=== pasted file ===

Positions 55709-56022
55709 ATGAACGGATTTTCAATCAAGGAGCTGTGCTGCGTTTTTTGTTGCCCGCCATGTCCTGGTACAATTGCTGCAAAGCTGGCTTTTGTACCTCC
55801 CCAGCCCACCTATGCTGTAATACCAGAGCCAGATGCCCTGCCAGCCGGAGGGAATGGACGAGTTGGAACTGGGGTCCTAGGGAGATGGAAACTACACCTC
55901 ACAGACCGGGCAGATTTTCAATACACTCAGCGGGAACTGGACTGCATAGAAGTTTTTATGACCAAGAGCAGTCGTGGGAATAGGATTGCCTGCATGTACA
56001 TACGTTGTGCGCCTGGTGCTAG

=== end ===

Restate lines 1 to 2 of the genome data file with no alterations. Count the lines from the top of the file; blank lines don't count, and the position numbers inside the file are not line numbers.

Positions 55709-56022
55709 ATGAACGGATTTTCAATCAAGGAGCTGTGCTGCGTTTTTTGTTGCCCGCCATGTCCTGGTACAATTGCTGCAAAGCTGGCTTTTGTACCTCC